Don’t overwhelm with super-in depth information or how your sales page is visually laid out.
You know your product or service really well. Too well sometimes to be able to talk clearly about it. So, take a step back and as you re-read what you’ve written on your sales page ask yourself
- “why would my customer need to know this?”
- “how does this help them make the decision to purchase/book etc?”
- “what else do they need to know to make the decision?”
Sometimes, you do need to give a heap of information. In which case, not overwhelming the visual lay out of your sales page is important.
- Make sure you have lots of white space around paragraphs and images
- Don’t have long sentences or paragraphs
- Make sure your page is mobile-optimised
- Use relevant images
7. What do I get out of this? Describe the features
Obviously, people need to know what they’re getting out of your package or product. So, it’s good to have a bullet list of exactly what they get out of this service or from using this product.
Take the list of features to the next level by writing a ‘so what’ statement after each feature.
- It comes in 275 different colours (so what?) so you can match it perfectly with your outfit
- Waterproof and easy to clean (so what?) so you can read in the bath
Make sure each ‘so what’ relates back to a problem your customer wants to solve or the transformation they want to achieve.
8. Introduce yourself
Remember, people may not come to your sales page through your home page or about page. They may be totally new to you!
Having a short introduction on your sales page helps you connect with more customers. Especially those who come to this webpage through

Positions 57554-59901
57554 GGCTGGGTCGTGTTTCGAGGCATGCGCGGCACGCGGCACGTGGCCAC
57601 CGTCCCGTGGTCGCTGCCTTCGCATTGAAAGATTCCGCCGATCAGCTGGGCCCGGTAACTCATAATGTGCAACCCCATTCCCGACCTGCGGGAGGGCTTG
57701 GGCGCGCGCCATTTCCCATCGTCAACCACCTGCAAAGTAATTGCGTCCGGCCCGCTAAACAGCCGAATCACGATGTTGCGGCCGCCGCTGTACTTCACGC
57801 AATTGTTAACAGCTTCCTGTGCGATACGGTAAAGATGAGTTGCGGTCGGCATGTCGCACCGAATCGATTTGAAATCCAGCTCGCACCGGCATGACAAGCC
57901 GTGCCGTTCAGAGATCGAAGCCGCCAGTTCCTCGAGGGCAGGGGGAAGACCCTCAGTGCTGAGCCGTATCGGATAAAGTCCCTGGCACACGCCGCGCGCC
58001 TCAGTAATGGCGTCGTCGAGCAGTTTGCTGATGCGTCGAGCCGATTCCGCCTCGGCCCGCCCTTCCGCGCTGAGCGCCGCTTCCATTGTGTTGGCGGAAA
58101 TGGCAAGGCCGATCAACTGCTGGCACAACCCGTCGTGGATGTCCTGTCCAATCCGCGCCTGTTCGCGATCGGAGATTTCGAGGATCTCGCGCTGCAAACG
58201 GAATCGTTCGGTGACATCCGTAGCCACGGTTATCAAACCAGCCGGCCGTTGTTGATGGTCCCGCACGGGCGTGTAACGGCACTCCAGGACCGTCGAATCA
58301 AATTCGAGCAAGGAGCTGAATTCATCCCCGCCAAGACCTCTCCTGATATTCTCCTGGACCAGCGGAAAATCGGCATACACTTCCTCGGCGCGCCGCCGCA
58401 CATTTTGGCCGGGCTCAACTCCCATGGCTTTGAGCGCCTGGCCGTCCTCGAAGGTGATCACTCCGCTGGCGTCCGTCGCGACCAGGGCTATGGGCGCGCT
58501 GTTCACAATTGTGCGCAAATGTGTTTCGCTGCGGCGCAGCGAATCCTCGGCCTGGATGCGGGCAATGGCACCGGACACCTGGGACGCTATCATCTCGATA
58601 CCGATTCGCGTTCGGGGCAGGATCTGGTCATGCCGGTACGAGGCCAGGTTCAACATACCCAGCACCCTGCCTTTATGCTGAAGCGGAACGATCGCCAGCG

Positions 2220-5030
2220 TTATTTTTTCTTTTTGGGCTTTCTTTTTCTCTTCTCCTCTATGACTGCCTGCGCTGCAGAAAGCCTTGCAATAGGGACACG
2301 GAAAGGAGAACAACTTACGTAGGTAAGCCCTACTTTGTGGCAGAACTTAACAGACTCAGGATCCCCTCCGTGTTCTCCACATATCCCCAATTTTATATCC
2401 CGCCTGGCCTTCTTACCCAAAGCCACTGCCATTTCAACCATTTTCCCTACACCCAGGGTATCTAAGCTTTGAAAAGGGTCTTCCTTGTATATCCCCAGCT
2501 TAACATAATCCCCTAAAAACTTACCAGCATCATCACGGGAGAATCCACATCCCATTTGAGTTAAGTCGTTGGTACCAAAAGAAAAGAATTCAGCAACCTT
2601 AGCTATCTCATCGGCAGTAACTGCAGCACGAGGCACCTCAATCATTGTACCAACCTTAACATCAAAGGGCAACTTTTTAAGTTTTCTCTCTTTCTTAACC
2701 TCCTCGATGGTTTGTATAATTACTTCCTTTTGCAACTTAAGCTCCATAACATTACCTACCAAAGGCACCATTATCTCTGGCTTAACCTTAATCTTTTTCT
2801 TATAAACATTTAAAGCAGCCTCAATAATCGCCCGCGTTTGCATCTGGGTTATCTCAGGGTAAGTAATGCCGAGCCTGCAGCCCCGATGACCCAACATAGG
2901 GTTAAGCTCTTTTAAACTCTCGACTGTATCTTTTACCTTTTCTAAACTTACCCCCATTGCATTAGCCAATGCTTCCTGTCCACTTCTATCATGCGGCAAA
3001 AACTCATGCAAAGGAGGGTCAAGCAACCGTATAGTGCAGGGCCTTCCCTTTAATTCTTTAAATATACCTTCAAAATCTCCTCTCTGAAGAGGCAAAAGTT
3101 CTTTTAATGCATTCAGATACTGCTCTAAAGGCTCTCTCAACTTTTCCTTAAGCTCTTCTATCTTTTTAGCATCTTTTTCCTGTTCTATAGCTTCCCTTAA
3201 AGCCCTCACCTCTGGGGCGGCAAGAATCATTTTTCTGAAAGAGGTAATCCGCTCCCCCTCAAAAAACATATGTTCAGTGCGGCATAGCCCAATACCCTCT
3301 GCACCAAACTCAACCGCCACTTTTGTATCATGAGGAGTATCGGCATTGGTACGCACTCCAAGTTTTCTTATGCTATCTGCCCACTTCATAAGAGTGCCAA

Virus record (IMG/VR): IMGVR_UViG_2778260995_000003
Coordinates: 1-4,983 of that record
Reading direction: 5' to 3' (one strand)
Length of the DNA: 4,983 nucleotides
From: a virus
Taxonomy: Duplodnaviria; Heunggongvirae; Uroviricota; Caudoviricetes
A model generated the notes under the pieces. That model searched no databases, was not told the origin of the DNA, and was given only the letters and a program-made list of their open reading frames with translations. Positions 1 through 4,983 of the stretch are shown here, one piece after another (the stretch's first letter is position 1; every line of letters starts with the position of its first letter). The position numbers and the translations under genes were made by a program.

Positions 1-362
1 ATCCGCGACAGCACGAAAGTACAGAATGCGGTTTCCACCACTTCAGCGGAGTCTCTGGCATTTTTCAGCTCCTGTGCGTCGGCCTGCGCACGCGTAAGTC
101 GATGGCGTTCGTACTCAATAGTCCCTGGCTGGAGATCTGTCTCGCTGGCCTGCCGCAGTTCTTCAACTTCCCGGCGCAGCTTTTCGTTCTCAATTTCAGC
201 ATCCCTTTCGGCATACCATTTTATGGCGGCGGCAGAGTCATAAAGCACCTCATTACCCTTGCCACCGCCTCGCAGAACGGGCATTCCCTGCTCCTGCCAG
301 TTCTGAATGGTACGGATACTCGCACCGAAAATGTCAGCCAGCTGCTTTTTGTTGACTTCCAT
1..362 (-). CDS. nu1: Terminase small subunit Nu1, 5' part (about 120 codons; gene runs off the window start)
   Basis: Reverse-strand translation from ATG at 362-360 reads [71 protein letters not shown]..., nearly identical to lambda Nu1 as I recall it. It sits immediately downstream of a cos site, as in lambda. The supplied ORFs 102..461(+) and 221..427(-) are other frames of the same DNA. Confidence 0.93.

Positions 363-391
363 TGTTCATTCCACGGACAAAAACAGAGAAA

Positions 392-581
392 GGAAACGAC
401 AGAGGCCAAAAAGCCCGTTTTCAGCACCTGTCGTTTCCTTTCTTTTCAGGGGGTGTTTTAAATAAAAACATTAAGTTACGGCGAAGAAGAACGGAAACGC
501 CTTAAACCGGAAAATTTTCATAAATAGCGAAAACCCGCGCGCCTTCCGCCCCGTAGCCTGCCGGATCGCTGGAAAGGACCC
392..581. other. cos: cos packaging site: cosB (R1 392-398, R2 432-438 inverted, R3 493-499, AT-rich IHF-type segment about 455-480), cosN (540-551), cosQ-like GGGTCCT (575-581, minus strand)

- Lead magnet upsells
- Social media ads
- Organic searches
- Google ads
Try and include
- a short paragraph about you,
- a video link of you speaking your introduction and why this service/product is amazing
- your main relevant qualifications
Show them clearly how you’re the best person to guide them.
9. Show the price
The goal of your sales page is to give people the information they need to buy now/book now. And showing the price is possibly THE main piece of information they want.
Having ticked off items one through eight, you’ve now got them in the perfect headspace to make the decision to work with you. Don’t leave them hanging by not telling them how much you charge for this value.
And if you’re feeling stuck about what you’re charging for your products and services, check out the incredible Natalie Coombe and her information and free downloads to help you set the right prices. I worked with Natalie in 2020 and it was a business game-changer.
10. Keep it clear
Okay, finally the most important thing to keep in mind when you’re writing your sales page … keep it clear.
It under-pins most of what I’ve said already, but I just thought I’d spell it out.
Donald Miller at Business Made Simple, (affiliate link) says “If you confuse, you’ll lose.”
He also said, ''What if the problem wasn’t the product? What if the problem was the way we talked about the product?''
Following tips one through nine will help you make sure you nail number ten.
Be clear about who you’re talking to and how you can help them, sign up for my FREE Create a Clear Brand Message toolkit.
Get your whole business in order with Business Made Simple University courses from Donald Miller and the team (affiliate link).
Drop me a line and let’s talk about getting your sales page up to scratch!